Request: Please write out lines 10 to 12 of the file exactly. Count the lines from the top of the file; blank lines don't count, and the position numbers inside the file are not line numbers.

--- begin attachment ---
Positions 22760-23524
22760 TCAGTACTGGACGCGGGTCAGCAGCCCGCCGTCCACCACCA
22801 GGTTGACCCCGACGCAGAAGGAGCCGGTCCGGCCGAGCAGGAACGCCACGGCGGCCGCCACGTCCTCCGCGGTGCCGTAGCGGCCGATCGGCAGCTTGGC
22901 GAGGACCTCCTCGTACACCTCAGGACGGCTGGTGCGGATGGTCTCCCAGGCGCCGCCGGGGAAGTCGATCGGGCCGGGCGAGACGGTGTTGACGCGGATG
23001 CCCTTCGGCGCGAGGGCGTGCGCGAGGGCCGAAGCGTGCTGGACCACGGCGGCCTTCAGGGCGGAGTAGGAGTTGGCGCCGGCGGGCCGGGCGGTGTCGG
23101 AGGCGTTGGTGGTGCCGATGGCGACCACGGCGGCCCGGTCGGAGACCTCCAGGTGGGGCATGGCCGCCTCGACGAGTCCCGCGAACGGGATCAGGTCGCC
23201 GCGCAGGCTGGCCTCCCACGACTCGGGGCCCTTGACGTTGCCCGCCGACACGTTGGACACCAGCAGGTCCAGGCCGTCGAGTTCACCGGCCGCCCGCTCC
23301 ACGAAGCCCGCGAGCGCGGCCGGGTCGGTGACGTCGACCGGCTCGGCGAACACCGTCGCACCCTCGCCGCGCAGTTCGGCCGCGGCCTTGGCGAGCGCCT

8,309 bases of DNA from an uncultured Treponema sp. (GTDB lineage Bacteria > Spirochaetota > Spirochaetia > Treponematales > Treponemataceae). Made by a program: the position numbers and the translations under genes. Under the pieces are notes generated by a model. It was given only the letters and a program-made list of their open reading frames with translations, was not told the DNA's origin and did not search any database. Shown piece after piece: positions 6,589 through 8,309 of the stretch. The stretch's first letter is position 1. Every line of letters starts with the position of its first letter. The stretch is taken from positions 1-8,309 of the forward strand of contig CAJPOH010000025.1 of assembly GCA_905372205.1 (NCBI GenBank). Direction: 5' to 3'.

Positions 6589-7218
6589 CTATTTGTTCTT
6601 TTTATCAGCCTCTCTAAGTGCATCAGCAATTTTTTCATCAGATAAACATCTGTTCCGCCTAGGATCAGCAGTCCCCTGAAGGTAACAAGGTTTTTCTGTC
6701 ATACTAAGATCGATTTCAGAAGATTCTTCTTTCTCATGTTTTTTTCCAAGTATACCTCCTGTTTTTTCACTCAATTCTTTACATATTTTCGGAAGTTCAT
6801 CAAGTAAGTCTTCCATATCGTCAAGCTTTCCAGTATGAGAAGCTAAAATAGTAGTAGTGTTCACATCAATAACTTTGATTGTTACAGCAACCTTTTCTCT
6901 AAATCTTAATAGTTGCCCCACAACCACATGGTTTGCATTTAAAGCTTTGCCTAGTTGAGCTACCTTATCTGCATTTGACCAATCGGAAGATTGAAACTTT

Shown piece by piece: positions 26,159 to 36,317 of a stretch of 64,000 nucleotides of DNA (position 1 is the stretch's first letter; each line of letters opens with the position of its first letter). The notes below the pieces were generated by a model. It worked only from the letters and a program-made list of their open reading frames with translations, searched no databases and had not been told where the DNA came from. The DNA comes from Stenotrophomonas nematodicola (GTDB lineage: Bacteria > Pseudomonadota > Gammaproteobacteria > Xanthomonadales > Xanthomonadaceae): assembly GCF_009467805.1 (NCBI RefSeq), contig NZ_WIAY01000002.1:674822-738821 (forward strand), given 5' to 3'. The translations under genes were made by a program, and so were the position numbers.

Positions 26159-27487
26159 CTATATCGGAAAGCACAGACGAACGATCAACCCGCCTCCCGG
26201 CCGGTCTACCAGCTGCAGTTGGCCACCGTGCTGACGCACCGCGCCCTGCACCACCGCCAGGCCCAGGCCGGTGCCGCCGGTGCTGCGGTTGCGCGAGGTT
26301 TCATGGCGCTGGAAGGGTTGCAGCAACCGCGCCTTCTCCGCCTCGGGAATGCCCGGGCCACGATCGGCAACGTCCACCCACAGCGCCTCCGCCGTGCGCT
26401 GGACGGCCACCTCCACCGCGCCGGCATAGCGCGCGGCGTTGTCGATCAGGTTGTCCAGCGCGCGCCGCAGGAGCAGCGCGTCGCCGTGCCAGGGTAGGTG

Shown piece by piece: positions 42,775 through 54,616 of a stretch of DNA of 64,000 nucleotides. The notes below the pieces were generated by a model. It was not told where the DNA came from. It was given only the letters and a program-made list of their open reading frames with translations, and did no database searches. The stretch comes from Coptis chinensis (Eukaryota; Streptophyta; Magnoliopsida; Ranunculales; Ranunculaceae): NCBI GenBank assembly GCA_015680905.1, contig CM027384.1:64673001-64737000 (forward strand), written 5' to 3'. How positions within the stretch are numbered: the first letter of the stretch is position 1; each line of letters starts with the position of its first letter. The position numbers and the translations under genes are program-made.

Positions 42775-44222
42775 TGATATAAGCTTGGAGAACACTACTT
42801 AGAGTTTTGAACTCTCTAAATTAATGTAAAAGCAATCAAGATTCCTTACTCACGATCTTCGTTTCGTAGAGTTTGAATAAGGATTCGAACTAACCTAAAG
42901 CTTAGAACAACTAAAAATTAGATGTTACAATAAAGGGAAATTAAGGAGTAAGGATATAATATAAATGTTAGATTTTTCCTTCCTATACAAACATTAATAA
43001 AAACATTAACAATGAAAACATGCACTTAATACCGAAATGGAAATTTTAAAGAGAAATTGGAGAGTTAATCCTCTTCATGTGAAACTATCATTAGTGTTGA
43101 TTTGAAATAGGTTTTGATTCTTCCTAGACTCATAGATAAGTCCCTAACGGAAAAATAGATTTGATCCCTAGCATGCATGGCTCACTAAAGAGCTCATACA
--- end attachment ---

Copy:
Positions 6589-7218
6589 CTATTTGTTCTT
6601 TTTATCAGCCTCTCTAAGTGCATCAGCAATTTTTTCATCAGATAAACATCTGTTCCGCCTAGGATCAGCAGTCCCCTGAAGGTAACAAGGTTTTTCTGTC